Madeleine Albright, 1st female US secretary of State, has died
Madeleine Albright, the first female U.S. secretary of State, has died of cancer, her family said Wednesday. She was 84.
“We are heartbroken to announce that Dr. Madeleine K. Albright, 64th U.S. Secretary of State and the first woman to hold that position, passed away earlier today,” Albright’s family said in a statement.
“The cause was cancer. She was surrounded by family and friends. We have lost a loving mother, grandmother, sister, aunt and friend.”
Born in Prague, Albright came to the U.S. as a refugee in 1948 after a Communist coup in Czechoslovakia.
Albright served during the Clinton administration from 1997 to 2001. A career in foreign government service ran in her family, with her father, Josef Korbel, having served as a member of the Czechoslovak foreign service as well as ambassador to Yugoslavia.
Her family remembered her as a “tireless champion of democracy and human rights.”
Among her accomplishments as secretary of State, Albright pushed the expansion of NATO eastward into former Soviet nations and helped to reach agreements on the nonproliferation of nuclear weapons among these countries.
State Department spokesperson Ned Price said on Wednesday that Secretary of State Antony Blinken and President Biden had been informed of Albright’s death and will likely make statements later that day.
“The impact that she has had on this building is felt every single day in just about every single corridor,” Price said. “Of course, she was a trailblazer as the first female secretary of State and quite literally opened doors for a large element of our workforce.”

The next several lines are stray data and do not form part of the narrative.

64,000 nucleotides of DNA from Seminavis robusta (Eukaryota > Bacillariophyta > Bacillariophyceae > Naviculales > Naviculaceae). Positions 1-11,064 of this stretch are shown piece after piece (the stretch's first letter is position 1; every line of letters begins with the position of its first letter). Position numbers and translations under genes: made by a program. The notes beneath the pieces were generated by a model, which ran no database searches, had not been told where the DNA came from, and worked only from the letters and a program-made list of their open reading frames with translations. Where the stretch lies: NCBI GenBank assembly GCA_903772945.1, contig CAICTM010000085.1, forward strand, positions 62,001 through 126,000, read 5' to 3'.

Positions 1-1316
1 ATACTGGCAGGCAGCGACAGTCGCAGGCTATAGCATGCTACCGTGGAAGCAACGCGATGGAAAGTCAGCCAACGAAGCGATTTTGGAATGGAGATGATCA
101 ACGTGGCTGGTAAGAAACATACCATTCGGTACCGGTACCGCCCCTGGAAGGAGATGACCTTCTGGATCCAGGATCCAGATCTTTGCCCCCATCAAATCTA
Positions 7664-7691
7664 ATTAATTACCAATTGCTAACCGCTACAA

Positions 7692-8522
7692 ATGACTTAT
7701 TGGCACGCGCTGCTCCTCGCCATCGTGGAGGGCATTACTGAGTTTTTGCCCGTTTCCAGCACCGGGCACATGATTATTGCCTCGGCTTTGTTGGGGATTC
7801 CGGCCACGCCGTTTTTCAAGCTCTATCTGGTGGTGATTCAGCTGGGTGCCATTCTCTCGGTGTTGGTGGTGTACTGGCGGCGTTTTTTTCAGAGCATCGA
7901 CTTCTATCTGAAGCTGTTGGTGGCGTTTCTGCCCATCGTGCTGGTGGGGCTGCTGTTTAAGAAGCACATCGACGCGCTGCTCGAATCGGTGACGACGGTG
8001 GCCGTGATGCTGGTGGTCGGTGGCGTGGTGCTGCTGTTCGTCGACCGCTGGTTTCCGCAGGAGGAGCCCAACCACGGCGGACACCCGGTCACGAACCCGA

Albright remained engaged in foreign policy all throughout her life, continuing to provide comments on international affairs after she left the White House.
At the time of her death, Albright was a professor at Georgetown University’s School of Foreign Service and served as chair of the Albright Stonebridge Group, a D.C.-based consulting group on international policy that she founded.
In February, just days before Russia’s invasion of Ukraine was launched, Albright warned in an op-ed published in The New York Times that Russian President Vladimir Putin would be making a “historic error” if he followed through with an attack.
“Mr. Putin’s revisionist and absurd assertion that Ukraine was ‘entirely created by Russia’ and effectively robbed from the Russian empire is fully in keeping with his warped worldview. Most disturbing to me: It was his attempt to establish the pretext for a full-scale invasion,” Albright, who was the first senior U.S. official to meet Putin after he became president of Russia, said in her piece.
The Associated Press contributed to this report.
Updated at 3:22 p.m.
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